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ERIC Number: EJ1003512
Record Type: Journal
Publication Date: 2013-Mar
Pages: 12
Abstractor: As Provided
Reference Count: 0
ISSN: ISSN-0278-2626
Impact of Parkinson's Disease and Dopaminergic Medication on Adaptation to Explicit and Implicit Visuomotor Perturbations
Mongeon, David; Blanchet, Pierre; Messier, Julie
Brain and Cognition, v81 n2 p271-282 Mar 2013
The capacity to learn new visuomotor associations is fundamental to adaptive motor behavior. Evidence suggests visuomotor learning deficits in Parkinson's disease (PD). However, the exact nature of these deficits and the ability of dopamine medication to improve them are under-explored. Previous studies suggested that learning driven by large and small movement errors engaged distinct neural mechanisms. Here, we investigated whether PD patients have a generalized impairment in visuomotor learning or selective deficits in learning from large explicit errors which engages cognitive strategies or small imperceptible movement errors involving primarily implicit learning processes. Visuomotor learning skills of non-medicated and medicated patients were assessed in two reaching tasks in which the size of visuospatial errors experienced during learning was manipulated using a novel three-dimensional virtual reality environment. In the explicit perturbation task, the visuomotor perturbation was applied suddenly resulting in large consciously detected initial spatial errors, whereas in the implicit perturbation task, the perturbation was gradually introduced in small undetectable steps such that subjects never experienced large movement errors. A major finding of this study was that PD patients in non-medicated and medicated conditions displayed slower learning rates and smaller adaptation magnitudes than healthy subjects in the explicit perturbation task, but performance similar to healthy controls in the implicit perturbation task. Also, non-medicated patients showed an average reduced deadaptation relative to healthy controls when exposed to the large errors produced by the sudden removal of the perturbation in both the explicit and implicit perturbation tasks. Although dopaminergic medication consistently improved motor signs, it produced a variable impact on learning the explicit perturbation and deadaptation and unexpectedly worsened performance in some patients. Considered together, these results indicate that PD selectively impairs the ability to learn from large consciously detected visuospatial errors. This finding suggests that basal ganglia-related circuits are important neural structures for adaptation to sudden perturbations requiring awareness and high-cost action selection. Dopaminergic treatment may selectively compromise the ability to learn from large explicit movement errors for reasons that remain to be elucidated. (Contains 1 table and 7 figures.)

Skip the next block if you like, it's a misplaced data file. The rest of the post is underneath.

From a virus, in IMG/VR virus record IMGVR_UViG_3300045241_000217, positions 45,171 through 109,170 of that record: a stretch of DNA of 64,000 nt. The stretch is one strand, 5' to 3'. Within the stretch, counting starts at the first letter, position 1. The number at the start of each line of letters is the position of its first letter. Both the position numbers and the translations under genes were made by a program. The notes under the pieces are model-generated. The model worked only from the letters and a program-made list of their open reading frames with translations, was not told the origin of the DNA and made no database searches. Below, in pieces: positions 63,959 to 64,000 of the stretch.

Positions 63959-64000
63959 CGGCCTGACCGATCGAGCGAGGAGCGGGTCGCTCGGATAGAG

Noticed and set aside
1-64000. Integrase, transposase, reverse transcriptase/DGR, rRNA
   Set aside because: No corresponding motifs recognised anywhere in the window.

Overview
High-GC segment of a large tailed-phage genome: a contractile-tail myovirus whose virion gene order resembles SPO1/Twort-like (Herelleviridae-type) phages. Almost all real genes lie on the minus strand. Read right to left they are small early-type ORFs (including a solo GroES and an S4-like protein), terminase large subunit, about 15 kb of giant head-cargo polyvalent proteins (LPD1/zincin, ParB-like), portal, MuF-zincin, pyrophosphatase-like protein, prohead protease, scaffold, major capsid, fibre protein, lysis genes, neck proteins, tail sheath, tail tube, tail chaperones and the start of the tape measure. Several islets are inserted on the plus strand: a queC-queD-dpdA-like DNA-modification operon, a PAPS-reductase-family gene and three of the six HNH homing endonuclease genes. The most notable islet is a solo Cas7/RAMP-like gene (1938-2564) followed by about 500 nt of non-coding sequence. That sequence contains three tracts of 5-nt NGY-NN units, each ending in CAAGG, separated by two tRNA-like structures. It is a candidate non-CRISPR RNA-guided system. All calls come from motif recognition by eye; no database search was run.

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Publication Type: Journal Articles; Reports - Research
Education Level: N/A
Audience: N/A
Language: English
Sponsor: N/A
Authoring Institution: N/A